Die Hard

Viewed – 05 September 2009  Blu-ray

This was easily one of the finest action movies of the eighties, a decade that spawned quite a few gems in the genre, including The Terminator, Predator and Lethal Weapon.  This also inspired a slew of copycat movies where everything was nick-named Die Hard on a … such as  Under Siege, Cliffhanger, Executive Decision.  So it was fun to revisit the film that mostly started it all, and with the casting of Bruce Willis, former TV actor, and not the muscle-bound caricature embodied by the likes of Stallone and Arnie, it felt fresh at the same time. 

Bruce plays New York cop John McClane, a likable, street smart eighties character on a par with Eddie Murphy’s Axel Foley.  He’s visiting his estranged wife on Christmas Eve during a party at the Nokatomi Plaza, an immense sky scraper slap bang in the centre of LA.  Yet whilst he’s there a group of terrorists seize control of the building, and it’s up to John McClane to save the day.  Watching it now, it feels very cliched but no less fun and still has some stunning moments and nail biting tension, with the charisma of Bruce totally pulling you in.  Alan Rickman’s Hans Gruber remains one of the finest screen villains ever, and is every bit Bruce’s equal.  The action is exciting, you route for John McClane as he tries to survive confrontation after confrontation, and the buddy relationship he builds with street cop Al is as enjoyable as I remember it being.  Even the moments of comedy seem well placed, and it still is shot with a style and confidence that helps the film to not have aged too badly.  Looking at this with the memory of the most recent Die Hard, it is still superior and more subtle, with little of that film’s jumps of logic and plausibility.  What helped this work so well is that not once does the film feel like it couldn’t happen.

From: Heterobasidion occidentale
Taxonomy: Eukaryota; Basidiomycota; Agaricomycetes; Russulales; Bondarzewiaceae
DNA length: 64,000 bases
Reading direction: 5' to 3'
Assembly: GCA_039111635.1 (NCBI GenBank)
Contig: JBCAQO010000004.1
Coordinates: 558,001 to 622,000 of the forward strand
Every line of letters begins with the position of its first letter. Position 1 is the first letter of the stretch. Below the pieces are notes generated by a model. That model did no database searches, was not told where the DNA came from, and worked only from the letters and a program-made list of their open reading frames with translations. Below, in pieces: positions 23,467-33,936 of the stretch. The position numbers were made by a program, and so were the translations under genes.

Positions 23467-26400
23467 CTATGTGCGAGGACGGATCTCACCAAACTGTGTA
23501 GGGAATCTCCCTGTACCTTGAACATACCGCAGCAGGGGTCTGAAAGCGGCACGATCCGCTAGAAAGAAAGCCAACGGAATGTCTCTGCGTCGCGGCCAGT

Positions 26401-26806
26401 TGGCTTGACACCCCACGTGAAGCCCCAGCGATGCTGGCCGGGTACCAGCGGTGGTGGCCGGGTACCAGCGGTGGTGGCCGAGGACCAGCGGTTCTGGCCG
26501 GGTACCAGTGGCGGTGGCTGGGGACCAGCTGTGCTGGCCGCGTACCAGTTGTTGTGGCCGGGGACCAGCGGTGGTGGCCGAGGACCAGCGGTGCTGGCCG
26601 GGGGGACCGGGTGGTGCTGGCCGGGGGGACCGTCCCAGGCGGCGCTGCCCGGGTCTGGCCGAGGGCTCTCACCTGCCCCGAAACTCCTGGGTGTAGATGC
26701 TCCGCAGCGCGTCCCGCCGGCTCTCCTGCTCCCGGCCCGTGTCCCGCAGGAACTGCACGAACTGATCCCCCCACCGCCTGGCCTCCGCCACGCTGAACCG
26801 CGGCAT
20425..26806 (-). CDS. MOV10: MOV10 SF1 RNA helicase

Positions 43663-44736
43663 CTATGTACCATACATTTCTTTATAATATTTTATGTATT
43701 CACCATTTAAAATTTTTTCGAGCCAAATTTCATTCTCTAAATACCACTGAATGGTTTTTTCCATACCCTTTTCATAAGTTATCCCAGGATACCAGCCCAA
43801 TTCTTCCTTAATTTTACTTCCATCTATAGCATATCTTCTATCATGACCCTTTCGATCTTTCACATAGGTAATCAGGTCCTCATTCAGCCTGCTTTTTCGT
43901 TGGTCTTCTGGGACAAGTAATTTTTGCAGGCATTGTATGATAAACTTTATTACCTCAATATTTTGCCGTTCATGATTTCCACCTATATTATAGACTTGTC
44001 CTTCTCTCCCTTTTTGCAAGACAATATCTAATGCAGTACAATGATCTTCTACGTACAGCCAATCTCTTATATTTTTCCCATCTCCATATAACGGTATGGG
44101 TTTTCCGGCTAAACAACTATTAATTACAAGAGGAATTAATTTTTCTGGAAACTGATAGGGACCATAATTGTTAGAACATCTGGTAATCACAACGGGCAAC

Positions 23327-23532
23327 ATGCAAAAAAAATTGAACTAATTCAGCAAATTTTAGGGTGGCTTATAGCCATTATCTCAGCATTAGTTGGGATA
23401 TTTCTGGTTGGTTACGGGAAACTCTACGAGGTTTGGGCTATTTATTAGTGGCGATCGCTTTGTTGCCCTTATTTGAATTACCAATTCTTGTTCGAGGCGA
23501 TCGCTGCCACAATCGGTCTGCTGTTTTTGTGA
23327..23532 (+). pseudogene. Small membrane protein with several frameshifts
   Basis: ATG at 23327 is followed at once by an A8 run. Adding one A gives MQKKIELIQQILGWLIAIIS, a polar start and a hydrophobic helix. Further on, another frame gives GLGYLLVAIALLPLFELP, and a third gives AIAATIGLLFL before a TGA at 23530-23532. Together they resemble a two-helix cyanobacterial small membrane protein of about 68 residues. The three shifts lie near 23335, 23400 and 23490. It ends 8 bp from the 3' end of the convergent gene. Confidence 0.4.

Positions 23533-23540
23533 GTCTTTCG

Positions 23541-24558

The Blu-ray is, for a film that is over twenty years old, nothing to write home about, with a rather soft picture that does seem to improve when you take into consideration Jan De Bont’s impeccable camera work.  The sound is punchy and generally pleasing, and as far as extras go we get a very informative commentary from the director and the production developer, some spoof news footage, and well, that’s it.  Sad really when you conisder the otherwise hefty extras package available on the Special Edition DVD.  Overall, this film deserves better.

Verdict:  4 /5

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